Over the past three decades there has been a growing body of research providing powerful evidence that demonstrates the effectiveness of MBSR in improving health outcomes  and many physical and mental conditions. 

Mindfulness leads to positive changes in the Brain

(2011) In this study conducted by Sara Lazar, PhD, of the MGH Psychiatric Neuroimaging Research Program, an 8 week MBSR class lead to measurable changes in brain regions associated with memory, self awareness, and empathy.  The study found that mindfulness practice increased grey matter density in the hippocampus, an important region of the brain for learning and memory.    It decreased grey matter density in the amygdala, which is the brains "fight or flight" center.

Mindfulness Decreases Burnout

(2012) A study published in the International Journal of Psychiatry in Medicine found that a continuing education course on MBSR was associated with significant improvements in burnout scores and mental well being for a broad range of healthcare providers.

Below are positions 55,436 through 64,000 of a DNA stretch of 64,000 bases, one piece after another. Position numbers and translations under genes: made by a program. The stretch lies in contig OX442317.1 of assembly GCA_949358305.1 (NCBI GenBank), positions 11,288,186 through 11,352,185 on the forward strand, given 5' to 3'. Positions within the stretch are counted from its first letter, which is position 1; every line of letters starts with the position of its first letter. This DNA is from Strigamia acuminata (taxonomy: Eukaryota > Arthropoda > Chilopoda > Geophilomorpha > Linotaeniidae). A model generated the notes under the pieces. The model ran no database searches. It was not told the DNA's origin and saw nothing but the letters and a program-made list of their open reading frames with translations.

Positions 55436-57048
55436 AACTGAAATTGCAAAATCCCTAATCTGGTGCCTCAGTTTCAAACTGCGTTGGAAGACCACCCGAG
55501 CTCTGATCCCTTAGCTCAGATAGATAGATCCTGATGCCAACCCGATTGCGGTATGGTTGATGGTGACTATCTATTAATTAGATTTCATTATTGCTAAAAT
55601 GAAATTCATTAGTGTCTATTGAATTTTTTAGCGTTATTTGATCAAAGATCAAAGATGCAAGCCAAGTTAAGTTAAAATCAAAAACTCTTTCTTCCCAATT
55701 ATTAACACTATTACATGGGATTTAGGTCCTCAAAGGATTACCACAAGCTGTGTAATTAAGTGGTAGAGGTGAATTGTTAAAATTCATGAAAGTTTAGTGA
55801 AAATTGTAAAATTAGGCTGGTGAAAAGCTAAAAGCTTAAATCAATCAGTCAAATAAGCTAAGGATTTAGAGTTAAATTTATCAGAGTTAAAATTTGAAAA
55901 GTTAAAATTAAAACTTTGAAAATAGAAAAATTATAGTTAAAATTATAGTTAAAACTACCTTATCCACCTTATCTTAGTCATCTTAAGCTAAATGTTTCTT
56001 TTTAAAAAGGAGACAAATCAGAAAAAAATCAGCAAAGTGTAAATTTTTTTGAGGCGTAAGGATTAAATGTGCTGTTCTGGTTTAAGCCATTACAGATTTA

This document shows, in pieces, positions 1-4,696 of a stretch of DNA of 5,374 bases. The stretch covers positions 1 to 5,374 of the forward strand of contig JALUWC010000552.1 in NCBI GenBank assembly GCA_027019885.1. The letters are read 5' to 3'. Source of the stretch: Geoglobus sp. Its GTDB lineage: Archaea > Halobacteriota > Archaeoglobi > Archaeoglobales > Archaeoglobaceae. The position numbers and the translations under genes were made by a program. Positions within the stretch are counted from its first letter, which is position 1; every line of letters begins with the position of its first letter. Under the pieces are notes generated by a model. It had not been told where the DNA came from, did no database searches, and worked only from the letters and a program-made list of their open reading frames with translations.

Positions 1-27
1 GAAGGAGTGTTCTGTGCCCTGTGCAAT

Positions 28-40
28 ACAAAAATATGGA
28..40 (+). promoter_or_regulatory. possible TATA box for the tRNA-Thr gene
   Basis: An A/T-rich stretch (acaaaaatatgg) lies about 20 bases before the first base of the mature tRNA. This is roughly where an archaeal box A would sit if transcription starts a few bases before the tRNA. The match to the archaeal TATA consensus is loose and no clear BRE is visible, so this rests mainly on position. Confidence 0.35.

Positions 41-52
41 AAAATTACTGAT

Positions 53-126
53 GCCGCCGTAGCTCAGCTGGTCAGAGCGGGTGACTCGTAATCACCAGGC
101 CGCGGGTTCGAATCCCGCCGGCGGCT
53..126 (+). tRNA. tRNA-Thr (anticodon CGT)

Mindfulness Leads to Positive Effects on Brain and Immune Function

(2002) Richard Davidson of the university of Wisconsin, Madison, conducted a randomized, controlled study on the effect on brain and immune function of an 8 week MBSR course.  The study found greater activation on the left side of the brain, associated with positive affect.  the study also found significant increase in immune function in response to the flu shot. 

Mindfulness Lowers Blood Pressure

(2013) In a study published by Psychosomatic Medicine: Journal of Bio-behavioral Medicine, MBSR was found to lower blood pressure for patients with borderline high blood pressure.

Mindfulness Decreases Pain

(2010) Zen meditators showed structural brain changes in cortical thickness related to decreased sensitivity to thermal pain in pain related regions using functional MRIs.

For More Information About Mindfulness Research visit the Center for Mindfulness

website at http://www.umassmed.edu/cfm/research